One day I was zeroing my new scope and was having a bit of a time with it. I knew I should have zeroed at 25 yards and then 100 and so forth for longer ranges, but no, being impatient I jumped onto the 200 yard range to zero. Hey I was was just starting out with long-range scoped shooting. All by myself with no one to guide me.
I still remember his name. Randy saw I was having some trouble and came over to help. He taught me the "rock method" as he called it. Zeroing a scope on a rifle on the fly. It will use up some ammo but it is the best way when you don't feel like walking back and forth on the range all day checking targets. He expressed his concern that it would burn up some ammo, I said that I did not care because the rifle and scope were worthless if it couldn't hit anything. He answered that I had a good attitude.
I learned that day also to never underestimate the value of a good quality spotting scope.

MinnMooney
September 16, 2008, 12:38 PM
both quotes are from bogie -

I don't see how bore sighting would improve accuracy.
I don't see how it took until the 5th reply poster to catch this! Bore sighting is only good enough to get you "on the paper" at about 20-25yds. It certainly isn't meant for "fine tuning" after you've already shot a 1 1/4" group @ 100 yds.!

And 1.25" high at 100 yards sounds just about right...

He never said that he was 1.25" high...... he said a group that was 1 1/4". We still don't know where the group center was.


I can't believe that a 1000 yd competitor would be giving that kind of incorrect advice - somebody got something wrong somewhere.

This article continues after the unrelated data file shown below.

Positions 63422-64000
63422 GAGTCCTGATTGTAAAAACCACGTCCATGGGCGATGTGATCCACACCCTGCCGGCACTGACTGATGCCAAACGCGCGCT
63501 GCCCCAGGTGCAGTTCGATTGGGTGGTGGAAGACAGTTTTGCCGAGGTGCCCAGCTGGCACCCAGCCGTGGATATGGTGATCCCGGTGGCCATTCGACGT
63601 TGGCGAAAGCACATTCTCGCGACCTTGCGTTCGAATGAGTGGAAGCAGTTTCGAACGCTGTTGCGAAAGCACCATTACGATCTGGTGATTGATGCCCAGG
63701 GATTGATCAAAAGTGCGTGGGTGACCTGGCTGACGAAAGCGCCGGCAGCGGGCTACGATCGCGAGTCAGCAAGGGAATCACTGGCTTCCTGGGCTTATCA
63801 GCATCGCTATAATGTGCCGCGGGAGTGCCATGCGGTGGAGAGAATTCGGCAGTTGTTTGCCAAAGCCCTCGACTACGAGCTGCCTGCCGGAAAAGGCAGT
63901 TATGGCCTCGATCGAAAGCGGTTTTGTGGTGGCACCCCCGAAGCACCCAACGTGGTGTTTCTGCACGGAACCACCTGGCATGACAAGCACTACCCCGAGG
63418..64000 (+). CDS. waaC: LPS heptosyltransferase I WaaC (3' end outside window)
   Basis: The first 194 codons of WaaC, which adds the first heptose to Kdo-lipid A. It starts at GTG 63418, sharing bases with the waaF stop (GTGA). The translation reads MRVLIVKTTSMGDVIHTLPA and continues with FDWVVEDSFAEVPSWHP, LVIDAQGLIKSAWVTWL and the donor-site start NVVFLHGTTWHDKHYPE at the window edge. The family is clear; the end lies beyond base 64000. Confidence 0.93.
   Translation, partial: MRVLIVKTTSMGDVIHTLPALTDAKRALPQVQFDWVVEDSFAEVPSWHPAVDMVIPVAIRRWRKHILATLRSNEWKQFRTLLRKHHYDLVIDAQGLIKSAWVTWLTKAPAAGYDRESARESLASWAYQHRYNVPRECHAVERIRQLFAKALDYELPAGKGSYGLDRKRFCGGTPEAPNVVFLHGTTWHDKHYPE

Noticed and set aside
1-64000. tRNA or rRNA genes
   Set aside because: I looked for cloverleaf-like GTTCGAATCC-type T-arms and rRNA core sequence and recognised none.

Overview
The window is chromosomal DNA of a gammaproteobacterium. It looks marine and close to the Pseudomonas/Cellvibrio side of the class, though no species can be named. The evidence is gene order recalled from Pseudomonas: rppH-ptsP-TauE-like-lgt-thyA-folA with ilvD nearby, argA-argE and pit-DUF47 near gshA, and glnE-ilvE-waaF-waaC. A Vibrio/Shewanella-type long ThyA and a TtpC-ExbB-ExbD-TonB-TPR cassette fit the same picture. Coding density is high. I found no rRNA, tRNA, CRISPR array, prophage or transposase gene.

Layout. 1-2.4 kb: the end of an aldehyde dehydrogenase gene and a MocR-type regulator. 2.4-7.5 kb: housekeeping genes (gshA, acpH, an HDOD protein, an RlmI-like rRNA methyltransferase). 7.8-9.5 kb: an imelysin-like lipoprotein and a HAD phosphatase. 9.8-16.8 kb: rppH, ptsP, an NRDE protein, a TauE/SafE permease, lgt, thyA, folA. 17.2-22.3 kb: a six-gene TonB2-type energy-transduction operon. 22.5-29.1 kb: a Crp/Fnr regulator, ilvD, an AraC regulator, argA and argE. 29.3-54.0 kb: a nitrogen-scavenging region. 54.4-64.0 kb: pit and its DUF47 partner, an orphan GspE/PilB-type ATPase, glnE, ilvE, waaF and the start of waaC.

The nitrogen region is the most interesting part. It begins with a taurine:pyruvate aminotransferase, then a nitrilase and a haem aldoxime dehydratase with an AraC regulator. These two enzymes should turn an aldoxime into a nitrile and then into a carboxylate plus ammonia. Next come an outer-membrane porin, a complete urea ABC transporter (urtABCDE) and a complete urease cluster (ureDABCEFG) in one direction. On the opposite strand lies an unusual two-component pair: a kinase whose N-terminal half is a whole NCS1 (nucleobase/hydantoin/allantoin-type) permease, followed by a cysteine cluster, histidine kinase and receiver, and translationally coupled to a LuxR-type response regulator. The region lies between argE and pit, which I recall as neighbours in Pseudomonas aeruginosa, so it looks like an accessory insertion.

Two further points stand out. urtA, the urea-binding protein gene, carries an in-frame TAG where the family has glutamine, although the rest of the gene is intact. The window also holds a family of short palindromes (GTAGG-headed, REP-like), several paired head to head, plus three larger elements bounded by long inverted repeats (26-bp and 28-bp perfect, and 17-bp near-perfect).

Some correction help here "HANDLOADER" ?


from "JohnL2" -
He taught me the "rock method"

What exactly is "The Rock Method"? Don't leave us hangin' like that!!!

bogie
September 16, 2008, 12:49 PM
Paper method is better...

Gitcherself some sandbags.

Now, bed that rifle down good. You don't want it to be able to move side to side (but it -does- have to move front to rear).

Pull your bolt, or use a dental mirror, and look down the bore. Aim the bore at the center of the piece of paper (this works at 100 yards...). Dial the scope until it is centered on the piece of paper.

That is bore sighting.

Now, aim at the center of the target, and when you fire your first round, it should be somewhere on the target. Bed your rifle down so it isn't going to move, with the crosshairs on the original aiming point. Now, without moving the rifle, adjust the scope until the crosshairs are on the hole. Fire a second round to be sure.

You want to be slightly high at 100 yards with most rifles.

JohnL2
September 16, 2008, 01:09 PM
Okay. The "rock method". Taught to me by Randy.

You should have a second pair of eyes to watch the bullet impacts so you can adjust your windage and elevation. If you don't then try to adjust your scope to its widest field of view if you have an adjustable power scope.

Look downrange and pick a rock in the dirt. It should not be too far away. Maybe 30 yards or so. Now put your crosshairs on it and squeeze off a round. Have your spotter tell you where the bullet impact was and now adjust accordingly until your rounds are hitting that rock. Perhaps even blow it away. I blew it away.
Now, look downrange. Choose another larger rock further downrange or even a large tree or some other object where you can see your bullet impacts. We shot at some steel lying out there. We actually could see the bullets hit and go TWANG. Are they impacting close together? Adjust accordingly.